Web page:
Post 1947

The real U-turn came, though, post 1947. While the Congress had disliked the Government of India Act 1935 from its position as a provincial power, it had a significant change of heart once it controlled the Centre. In fact, the Congress-controlled Constituent Assembly retained the core of the Government of India Act 1935 in the new republican Constitution. So much so that a Constituent Assembly member, Algu Rai Shastri had this to say to the House on August 20, 1949, three months before the Constitution was finalised:

“It is, therefore, not proper for us to follow the Government of India Act, 1935, or take it as a Bible. But we find today that it is now actually being followed as a Bible.”

The most egregious feature of the Government of India Act 1935 act that was retained was the expanded role of the governor. While the entire Congress had gone hammer and tongs against this undemocratic post in British India, the party changed its mind after independence. Section 93 of the Act – which allowed the governor to dismiss state governments – today exists in the Indian constitution as section 356 and is called President’s Rule.

In an unusually bitter Constituent Assembly debate, Biswanath Das, the former prime minister of Orissa – as the post of chief minister was called pre-1947 – attacked the Congress high command for pushing the undemocratic post of nominated governor, as described in the Government of India Act 1935, into the new republican constitution. Calling this a form of “autocracy”, Das argued that, “You cannot have democracy and autocracy functioning together. In the provinces you are going to have democracy from toe to neck and autocracy at the head”.

He went on to argue that the governor was being vested with too much power ­– which would naturally result in him interfering in the political process. Das claimed – with good reason – that the governor was always out to break his party while he held the post of the Orissa prime minister from 1937 to 1939.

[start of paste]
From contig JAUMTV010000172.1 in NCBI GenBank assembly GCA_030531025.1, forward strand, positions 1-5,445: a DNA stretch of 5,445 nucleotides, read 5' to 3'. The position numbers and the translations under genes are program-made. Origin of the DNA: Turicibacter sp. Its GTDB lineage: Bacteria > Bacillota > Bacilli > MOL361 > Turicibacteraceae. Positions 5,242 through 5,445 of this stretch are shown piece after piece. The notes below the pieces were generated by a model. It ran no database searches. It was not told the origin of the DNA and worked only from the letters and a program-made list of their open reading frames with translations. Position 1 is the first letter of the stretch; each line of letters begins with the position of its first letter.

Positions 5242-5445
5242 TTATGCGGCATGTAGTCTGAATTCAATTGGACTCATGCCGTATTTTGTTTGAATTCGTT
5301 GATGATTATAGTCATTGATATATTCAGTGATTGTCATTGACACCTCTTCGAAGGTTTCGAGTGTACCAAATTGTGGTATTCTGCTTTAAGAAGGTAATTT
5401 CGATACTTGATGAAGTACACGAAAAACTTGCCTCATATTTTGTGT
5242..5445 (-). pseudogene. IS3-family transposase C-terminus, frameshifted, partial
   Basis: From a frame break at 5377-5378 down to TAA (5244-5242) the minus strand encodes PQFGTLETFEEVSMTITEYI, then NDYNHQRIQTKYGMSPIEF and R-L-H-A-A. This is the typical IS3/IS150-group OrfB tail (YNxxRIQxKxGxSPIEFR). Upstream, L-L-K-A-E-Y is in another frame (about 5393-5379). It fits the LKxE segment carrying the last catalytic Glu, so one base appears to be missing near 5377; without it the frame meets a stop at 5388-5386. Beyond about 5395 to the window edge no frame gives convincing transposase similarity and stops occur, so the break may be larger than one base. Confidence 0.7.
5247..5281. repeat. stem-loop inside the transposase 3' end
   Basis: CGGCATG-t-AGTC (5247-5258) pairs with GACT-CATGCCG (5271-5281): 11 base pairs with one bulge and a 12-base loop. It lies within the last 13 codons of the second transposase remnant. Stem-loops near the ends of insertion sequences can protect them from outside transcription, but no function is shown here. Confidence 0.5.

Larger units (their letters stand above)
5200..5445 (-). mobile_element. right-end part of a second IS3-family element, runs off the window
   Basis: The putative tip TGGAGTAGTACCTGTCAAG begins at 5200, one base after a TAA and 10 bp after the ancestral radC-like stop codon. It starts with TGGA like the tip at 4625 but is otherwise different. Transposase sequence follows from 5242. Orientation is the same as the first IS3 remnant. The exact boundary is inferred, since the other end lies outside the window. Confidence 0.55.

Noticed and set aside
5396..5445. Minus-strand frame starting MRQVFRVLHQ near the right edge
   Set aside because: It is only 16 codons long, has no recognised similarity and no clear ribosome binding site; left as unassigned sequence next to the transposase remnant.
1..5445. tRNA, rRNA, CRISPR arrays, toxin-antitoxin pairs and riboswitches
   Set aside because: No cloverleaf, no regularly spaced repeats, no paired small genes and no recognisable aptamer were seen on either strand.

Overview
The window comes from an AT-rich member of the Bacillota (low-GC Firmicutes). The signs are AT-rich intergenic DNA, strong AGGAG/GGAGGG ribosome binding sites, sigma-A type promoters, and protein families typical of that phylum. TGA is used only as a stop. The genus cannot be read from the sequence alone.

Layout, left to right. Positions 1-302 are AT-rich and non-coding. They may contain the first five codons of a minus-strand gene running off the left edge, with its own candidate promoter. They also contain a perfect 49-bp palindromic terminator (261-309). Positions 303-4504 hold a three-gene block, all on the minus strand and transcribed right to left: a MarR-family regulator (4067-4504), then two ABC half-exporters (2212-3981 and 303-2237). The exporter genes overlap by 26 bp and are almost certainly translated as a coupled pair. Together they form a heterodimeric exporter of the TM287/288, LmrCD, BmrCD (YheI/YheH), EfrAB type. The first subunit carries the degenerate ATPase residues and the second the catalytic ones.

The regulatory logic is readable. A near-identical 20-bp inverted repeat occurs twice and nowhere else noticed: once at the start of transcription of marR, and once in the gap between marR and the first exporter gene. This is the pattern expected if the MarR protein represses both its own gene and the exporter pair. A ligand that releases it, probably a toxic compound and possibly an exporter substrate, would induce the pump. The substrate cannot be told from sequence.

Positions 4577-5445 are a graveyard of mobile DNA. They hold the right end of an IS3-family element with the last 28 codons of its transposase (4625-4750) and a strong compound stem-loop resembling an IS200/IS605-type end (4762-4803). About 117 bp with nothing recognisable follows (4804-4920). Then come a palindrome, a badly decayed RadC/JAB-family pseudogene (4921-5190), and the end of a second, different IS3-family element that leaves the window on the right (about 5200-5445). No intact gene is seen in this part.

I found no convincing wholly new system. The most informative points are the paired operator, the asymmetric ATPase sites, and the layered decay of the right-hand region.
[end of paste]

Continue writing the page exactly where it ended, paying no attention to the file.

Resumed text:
Partisan and political

Das’ point is important because it knocks down the oft-repeated argument that a governor somehow departs from his role as a constitutional head when he becomes involved in politics. As was well known by 1947, the way the post of governor was fashioned, his primary role was political: to function as the representative of the Centre in the provinces.

This was not only limited to Orissa but was a recurring feature of all provincial governors under the Government of India Act 1935. In Bengal, the subcontinent’s only ministry with significant Hindu and Muslim support, the government was sabotaged by the British governor. Prime Minister Fazlul Haq, hailing from the Left-Wing Krishak Praja Party, was supported by both the Hindu Mahasabha and the Congress. Haq was tricked into resigning by the Bengal governor, who thought that a Muslim League government would be more pliable to British interests. The Bengal Muslim League ministry that was formed in 1943, as a result of the governor’s machinations, excluded nearly the entire Hindu community from power, thus releasing forces that eventually resulted in the communal partition of Bengal.

As could be expected, the governor played a highly deleterious role in modern India too. In 1952, after independent India’s first election, the governor of Madras called fellow Congressman C Rajagopalachari to form the government even though the United Front had more seats than the Congress and – remarkably – Rajagopalachari was not even an MLA. In 1954, the Punjab government was dismissed simply because Prime Minister Nehru wasn’t too happy with the chief minister. In 1959, a pliable governor helped the Nehru government dismissed the Communist government of Kerala even as it was fighting the Congress electorally.